This version (02 Oct 2019 18:56) was approved by Doug Mercer.The Previously approved version (02 Oct 2019 18:54) is available.Diff

Activity S1: Electret microphone preamplifier


The objective of this Lab activity is to explore the electret microphone bias techniques and a two stage preamplifier circuit.


As in all the ALM labs we use the following terminology when referring to the connections to the M1000 connector and configuring the hardware. The green shaded rectangles indicate connections to the M1000 analog I/O connector. The analog I/O channel pins are referred to as CA and CB. When configured to force voltage / measure current -V is added as in CA-V or when configured to force current / measure voltage -I is added as in CA-I. When a channel is configured in the high impedance mode to only measure voltage -H is added as CA-H.

Scope traces are similarly referred to by channel and voltage / current. Such as CA-V , CB-V for the voltage waveforms and CA-I , CB-I for the current waveforms.


Electret is a quasi-permanently charged dielectric. It is made by heating a ceramic material, placing it in a magnetic field then allowing it to cool while still in the magnetic field. It is the electrostatic equivalent of a permanent magnet. In an electret microphone a slice of this material is used as a part of the dielectric of a capacitor in which the diaphragm of the microphone forms one plate. Sound pressure moves the diaphragm. The movement of the plate varies the capacitance according to the sound pressure. Given the built-in fixed charge of the dielectric, the voltage across the capacitor will also vary. The electret capacitor is connected to the input of a built in FET amplifier. Electret microphones are small, have excellent sensitivity, a wide frequency response and generally a very low cost.

The terminals:

The terminal with a solder mark (connecting to the case) is negative and the terminal without a mark is positive as shown for a typical microphone in figure 1. Case styles and terminal markings may vary from manufacturer to manufacturer. Double check the polarity of your microphone before connecting it to your circuit.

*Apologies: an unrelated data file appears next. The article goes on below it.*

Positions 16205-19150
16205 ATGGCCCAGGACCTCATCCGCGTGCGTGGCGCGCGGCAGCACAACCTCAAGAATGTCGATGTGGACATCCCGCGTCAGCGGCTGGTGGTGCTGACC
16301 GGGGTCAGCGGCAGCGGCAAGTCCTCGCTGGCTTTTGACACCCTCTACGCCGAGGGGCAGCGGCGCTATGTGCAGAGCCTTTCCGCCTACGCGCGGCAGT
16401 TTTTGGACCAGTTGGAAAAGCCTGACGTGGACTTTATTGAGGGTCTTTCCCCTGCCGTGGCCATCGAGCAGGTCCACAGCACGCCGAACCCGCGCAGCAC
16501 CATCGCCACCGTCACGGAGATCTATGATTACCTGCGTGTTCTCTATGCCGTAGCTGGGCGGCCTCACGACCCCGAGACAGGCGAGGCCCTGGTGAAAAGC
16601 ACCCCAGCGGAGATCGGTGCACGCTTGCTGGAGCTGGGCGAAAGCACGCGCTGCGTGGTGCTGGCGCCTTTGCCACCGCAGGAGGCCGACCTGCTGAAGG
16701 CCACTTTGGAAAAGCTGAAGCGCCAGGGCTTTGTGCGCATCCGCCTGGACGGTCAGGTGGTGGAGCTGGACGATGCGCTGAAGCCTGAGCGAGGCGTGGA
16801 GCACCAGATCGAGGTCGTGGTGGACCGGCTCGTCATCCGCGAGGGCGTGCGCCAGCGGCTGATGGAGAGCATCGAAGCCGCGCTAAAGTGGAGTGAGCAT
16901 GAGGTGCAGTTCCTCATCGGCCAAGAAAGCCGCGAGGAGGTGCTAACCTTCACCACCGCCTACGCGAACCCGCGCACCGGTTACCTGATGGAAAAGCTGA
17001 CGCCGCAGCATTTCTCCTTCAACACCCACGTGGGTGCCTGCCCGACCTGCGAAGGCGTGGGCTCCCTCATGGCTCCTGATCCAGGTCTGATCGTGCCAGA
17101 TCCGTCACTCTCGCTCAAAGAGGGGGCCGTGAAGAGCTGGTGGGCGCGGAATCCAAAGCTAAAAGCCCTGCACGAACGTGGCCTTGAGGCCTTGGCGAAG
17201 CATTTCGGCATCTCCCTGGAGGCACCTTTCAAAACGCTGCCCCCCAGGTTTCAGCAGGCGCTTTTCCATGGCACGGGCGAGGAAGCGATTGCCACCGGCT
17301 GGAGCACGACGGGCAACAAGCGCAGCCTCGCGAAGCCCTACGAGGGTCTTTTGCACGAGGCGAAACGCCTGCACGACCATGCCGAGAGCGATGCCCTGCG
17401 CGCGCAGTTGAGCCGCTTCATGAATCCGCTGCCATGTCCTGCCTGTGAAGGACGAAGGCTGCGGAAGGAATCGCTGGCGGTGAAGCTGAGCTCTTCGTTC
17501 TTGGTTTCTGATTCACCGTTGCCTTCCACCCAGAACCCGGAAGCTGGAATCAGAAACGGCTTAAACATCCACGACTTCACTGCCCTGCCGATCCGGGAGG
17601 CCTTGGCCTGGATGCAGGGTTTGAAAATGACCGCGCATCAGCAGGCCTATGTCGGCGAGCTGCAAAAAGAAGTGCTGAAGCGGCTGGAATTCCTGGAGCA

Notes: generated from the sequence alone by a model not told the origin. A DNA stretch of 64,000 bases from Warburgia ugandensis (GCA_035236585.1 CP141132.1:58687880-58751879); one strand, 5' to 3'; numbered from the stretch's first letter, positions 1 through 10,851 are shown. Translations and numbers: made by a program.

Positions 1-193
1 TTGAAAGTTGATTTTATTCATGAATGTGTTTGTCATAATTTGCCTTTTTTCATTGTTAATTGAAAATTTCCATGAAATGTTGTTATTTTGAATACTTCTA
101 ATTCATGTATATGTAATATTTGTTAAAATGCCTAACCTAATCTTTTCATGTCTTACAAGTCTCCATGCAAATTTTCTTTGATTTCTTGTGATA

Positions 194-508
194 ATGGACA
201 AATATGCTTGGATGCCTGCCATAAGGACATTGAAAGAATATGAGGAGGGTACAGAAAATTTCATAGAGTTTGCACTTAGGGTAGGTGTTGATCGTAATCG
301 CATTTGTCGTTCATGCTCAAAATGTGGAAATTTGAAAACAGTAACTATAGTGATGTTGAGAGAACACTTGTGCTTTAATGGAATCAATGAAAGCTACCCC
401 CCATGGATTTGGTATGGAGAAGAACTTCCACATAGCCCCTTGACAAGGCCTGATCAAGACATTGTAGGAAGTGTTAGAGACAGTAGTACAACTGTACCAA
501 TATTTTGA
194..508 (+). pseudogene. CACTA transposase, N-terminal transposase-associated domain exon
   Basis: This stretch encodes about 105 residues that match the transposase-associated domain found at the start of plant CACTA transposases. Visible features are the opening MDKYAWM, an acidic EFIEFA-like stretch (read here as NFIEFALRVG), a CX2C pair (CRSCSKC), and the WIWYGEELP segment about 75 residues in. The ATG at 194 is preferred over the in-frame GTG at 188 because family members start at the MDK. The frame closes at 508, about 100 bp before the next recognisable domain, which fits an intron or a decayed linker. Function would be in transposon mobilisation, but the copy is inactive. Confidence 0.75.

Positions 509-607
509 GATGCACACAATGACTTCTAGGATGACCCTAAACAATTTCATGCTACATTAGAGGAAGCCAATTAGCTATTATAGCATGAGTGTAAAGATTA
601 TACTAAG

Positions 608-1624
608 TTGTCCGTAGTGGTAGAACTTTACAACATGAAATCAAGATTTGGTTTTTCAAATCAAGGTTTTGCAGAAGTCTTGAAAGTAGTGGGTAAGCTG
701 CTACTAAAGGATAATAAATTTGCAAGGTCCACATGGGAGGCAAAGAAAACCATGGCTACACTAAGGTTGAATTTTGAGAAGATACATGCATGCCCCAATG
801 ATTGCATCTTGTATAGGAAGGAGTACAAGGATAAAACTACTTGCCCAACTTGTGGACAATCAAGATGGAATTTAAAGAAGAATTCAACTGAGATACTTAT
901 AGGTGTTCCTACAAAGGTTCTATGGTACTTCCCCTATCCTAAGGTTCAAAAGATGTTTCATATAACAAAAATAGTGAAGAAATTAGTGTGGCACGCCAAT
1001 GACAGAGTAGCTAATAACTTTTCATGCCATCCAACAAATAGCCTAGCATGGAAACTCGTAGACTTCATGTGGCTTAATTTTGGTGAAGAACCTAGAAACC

Figure 1 Electret Microphone terminals


ADALM1000 hardware module
Solder-less breadboard, and jumper wire kit
3 - 1 KΩ resistors
2 - 10 KΩ resistors
1 - 20 KΩ resistor
2 - 2N3904 NPN transistor (or SSM2212 matched pair)
1 - 10 uF capacitor
1 - 47 uF capacitor
1 - 220 uF capacitor
1 - Electret microphone


Build the microphone bias and preamplifier circuit shown in figure 2 on your solder-less breadboard.

Figure 2 Electret microphone pre-amplifier

Hardware Setup:

To produce a sound to pick up with the microphone, a good choice is a small 8 Ω audio speaker connected to the channel A voltage generator output CA-V as shown in figure 2. A mechanical or piezo electric buzzer or transducer could work to produce a sound as well. Set the channel A to produce a 1000 Hz sinewave with a 1.0 V Min value and 4.0 V Max value. Position the speaker near to and directly facing the microphone. Scope channel B is set up in the Hi-Z mode and set to 0.2 V/div centered on DC value seen at the output which should be near 2.5 V.


Change the frequency of the CA-V generator and observe amplitude response of the combined speaker and microphone.

Measure the amplitude of the signal seen at the base of Q1 and calculate the gain of the preamplifier.


Change the relative distance between the speaker and microphone an observe the amplitude response. Make special note of the relative phase of the output sine wave with respect to the channel A signal driving the speaker. How does this phase change with frequency and distance?

For Further Reading:

Electret microphone

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university/courses/alm1k/alm-lab-s1.txt · Last modified: 02 Oct 2019 18:56 by Doug Mercer